Emerging Research on Investigational New Drugs
As of right now, there are no drugs that prevent Alzheimer's disease. There are various studies and clinical trials investigating potential medications for Alzheimer's disease, including drugs that might help prevent the disease or stop the progression. These investigative studies are important because it's only through these types of studies that medicine is able to discover groundbreaking treatments. That said, even if a drug shows promise, it often takes time before it can be used in a general treatment setting. Information about ongoing clinical trials can be found at ClinicalTrials.gov.
Anti-Amyloid Treatment in Asymptomatic Alzheimer's (A4) study
The Anti-Amyloid Treatment in Asymptomatic Alzheimer’s study (or A4 study) focuses on looking at a new drug called an anti-amyloid antibody (solanezumab), and whether it can slow memory loss caused by Alzheimer's disease.1 Amyloid is a protein that is naturally produced in the brain. In older individuals, this can accumulate and form amyloid plaques, which are hypothesized to potentially play a role in Alzheimer's disease-related memory loss.1 The antibody being studied would potentially reduce the amount of amyloid being produced, and possibly help to slow down the associated memory loss.
This study is for older individuals between the ages of 65-85 who do not have Alzheimer's disease, but may be at risk for memory loss due to Alzheimer's disease. Participants have normal thinking and memory function, but have evidence of amyloid plaques in their brain as seen on a PET scan.1 Each person will either get a placebo drug or the investigational drug, and have monthly visits over four and a half years, the length of the study.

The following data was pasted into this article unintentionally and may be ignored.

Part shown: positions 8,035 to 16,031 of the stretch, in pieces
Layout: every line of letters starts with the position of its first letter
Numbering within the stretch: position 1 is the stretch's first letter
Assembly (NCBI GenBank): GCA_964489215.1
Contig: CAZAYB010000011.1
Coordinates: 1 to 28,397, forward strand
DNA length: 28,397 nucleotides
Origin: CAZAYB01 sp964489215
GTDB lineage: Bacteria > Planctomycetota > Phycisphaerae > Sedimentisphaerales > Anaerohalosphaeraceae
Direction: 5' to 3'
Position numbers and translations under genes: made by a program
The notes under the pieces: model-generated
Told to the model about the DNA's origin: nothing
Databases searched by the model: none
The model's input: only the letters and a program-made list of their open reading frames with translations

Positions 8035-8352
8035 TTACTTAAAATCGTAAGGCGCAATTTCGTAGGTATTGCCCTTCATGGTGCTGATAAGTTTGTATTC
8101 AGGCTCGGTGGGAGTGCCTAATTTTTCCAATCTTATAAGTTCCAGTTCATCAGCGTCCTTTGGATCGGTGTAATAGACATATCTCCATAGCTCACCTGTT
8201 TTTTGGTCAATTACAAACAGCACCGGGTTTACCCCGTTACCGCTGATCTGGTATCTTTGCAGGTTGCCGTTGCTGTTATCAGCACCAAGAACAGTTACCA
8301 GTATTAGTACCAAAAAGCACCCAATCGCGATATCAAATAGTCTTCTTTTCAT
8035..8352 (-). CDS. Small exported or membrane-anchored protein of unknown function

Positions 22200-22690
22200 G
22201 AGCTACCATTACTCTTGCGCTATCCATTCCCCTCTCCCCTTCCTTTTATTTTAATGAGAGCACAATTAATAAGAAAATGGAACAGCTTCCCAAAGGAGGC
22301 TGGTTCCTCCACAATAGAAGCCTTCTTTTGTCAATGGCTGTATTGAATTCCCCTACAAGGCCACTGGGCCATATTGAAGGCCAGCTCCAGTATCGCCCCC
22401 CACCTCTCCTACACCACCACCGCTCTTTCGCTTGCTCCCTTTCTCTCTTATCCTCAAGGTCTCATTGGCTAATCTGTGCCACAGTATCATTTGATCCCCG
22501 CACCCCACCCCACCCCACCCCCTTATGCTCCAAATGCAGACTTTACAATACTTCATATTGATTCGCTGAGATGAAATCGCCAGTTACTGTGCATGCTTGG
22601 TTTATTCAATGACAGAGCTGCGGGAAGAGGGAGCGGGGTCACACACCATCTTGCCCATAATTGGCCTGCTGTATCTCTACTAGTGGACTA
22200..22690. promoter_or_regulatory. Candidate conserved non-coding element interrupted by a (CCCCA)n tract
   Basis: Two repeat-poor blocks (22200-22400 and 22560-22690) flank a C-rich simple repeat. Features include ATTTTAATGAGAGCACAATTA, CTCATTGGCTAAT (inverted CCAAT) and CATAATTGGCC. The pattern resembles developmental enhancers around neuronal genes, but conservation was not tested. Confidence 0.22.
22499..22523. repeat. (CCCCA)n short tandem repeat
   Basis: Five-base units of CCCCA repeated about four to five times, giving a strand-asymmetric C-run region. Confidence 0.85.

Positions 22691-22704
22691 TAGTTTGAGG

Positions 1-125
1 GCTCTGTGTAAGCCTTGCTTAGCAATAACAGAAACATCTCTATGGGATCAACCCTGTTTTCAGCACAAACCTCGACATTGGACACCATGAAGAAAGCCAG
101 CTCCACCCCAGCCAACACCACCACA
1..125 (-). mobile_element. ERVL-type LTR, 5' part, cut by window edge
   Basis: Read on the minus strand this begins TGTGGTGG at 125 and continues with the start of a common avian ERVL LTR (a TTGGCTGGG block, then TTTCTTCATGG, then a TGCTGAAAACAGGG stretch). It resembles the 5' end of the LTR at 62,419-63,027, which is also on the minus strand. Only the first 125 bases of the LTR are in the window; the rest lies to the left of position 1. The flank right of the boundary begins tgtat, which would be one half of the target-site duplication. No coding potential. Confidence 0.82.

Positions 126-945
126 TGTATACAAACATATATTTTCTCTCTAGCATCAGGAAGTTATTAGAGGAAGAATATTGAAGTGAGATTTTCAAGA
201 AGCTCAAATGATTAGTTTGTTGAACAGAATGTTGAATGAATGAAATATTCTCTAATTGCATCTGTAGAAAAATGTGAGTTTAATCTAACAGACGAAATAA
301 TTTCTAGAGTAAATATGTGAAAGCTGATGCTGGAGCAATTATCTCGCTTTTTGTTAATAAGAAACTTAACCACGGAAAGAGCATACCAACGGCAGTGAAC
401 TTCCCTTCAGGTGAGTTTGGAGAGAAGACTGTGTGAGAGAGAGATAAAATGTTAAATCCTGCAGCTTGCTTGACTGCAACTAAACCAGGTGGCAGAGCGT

Alzheimer's Disease Cooperative Study (ADCS)
The Alzheimer's Disease Cooperative Study (ADCS) is an agreement between the National Institute on Aging (NIA) and the University of California, San Diego (UCSD) that focuses on treatments for cognitive and behavioral symptoms of Alzheimer's disease. ADCS helps to facilitate the study of and testing of new drugs for Alzheimer's disease.2 The ADCS has ongoing studies to determine whether physical exercise can slow the progression of Alzheimer's disease, studies testing whether new experimental drugs can slow disease progression, the effects of reducing blood pressure on symptoms of Alzheimer's, and the effects of vitamins on cognitive symptoms.
Dominantly Inherited Alzheimer Network Trial
The aim of this study, also referred to as DIAN-TU, is to look at the safety and efficacy of investigational medications in participants who have a genetic mutation in APP, presenilin 1, or presenilin 2 that are associated with Alzheimer's disease. The goal is to see if antibodies to amyloid, gantenerumab, and solanezumab, prevent, slow, or reverse the rate of disease progression.3 This is the world’s first prevention trial for at-risk families who have Dominantly Inherited Alzheimer's disease.4 The participants either get an active drug or placebo.
Challenges to developing new drugs
It is now accepted that changes associated with Alzheimer's disease occur in the brain long before any signs or symptoms actually appear. This is called preclinical Alzheimer's disease and can last for years, or even decades.5 In clinical trials, this is often seen on imaging tests, but this is mainly in research settings only and not the general treatment setting. One challenge is addressing these changes before they're even able to be seen on imaging studies – how can they be prevented altogether? This is not yet known, but is one of the areas of study and consideration.